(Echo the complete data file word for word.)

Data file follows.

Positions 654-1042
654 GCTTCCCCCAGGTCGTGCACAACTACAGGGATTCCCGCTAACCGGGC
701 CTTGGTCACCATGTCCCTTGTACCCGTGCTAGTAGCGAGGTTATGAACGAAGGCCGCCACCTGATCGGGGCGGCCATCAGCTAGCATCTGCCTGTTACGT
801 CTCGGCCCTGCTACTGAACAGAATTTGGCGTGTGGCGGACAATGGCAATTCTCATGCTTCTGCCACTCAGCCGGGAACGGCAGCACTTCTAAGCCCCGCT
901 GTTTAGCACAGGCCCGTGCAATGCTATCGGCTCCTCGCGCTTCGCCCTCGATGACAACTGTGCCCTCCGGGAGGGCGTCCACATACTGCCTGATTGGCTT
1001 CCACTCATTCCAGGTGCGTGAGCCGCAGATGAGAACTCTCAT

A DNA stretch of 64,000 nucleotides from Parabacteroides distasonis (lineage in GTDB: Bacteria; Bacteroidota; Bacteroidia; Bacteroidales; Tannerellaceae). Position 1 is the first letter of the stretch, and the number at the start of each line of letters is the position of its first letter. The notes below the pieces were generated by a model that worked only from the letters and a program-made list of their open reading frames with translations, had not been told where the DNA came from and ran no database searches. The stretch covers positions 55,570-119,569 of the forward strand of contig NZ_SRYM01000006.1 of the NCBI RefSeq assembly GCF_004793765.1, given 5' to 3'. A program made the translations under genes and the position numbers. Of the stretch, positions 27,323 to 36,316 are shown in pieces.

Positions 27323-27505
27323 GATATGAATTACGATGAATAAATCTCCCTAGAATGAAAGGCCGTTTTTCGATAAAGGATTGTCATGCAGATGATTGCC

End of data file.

Positions 654-1042
654 GCTTCCCCCAGGTCGTGCACAACTACAGGGATTCCCGCTAACCGGGC
701 CTTGGTCACCATGTCCCTTGTACCCGTGCTAGTAGCGAGGTTATGAACGAAGGCCGCCACCTGATCGGGGCGGCCATCAGCTAGCATCTGCCTGTTACGT
801 CTCGGCCCTGCTACTGAACAGAATTTGGCGTGTGGCGGACAATGGCAATTCTCATGCTTCTGCCACTCAGCCGGGAACGGCAGCACTTCTAAGCCCCGCT
901 GTTTAGCACAGGCCCGTGCAATGCTATCGGCTCCTCGCGCTTCGCCCTCGATGACAACTGTGCCCTCCGGGAGGGCGTCCACATACTGCCTGATTGGCTT
1001 CCACTCATTCCAGGTGCGTGAGCCGCAGATGAGAACTCTCAT

A DNA stretch of 64,000 nucleotides from Parabacteroides distasonis (lineage in GTDB: Bacteria; Bacteroidota; Bacteroidia; Bacteroidales; Tannerellaceae). Position 1 is the first letter of the stretch, and the number at the start of each line of letters is the position of its first letter. The notes below the pieces were generated by a model that worked only from the letters and a program-made list of their open reading frames with translations, had not been told where the DNA came from and ran no database searches. The stretch covers positions 55,570-119,569 of the forward strand of contig NZ_SRYM01000006.1 of the NCBI RefSeq assembly GCF_004793765.1, given 5' to 3'. A program made the translations under genes and the position numbers. Of the stretch, positions 27,323 to 36,316 are shown in pieces.

Positions 27323-27505
27323 GATATGAATTACGATGAATAAATCTCCCTAGAATGAAAGGCCGTTTTTCGATAAAGGATTGTCATGCAGATGATTGCC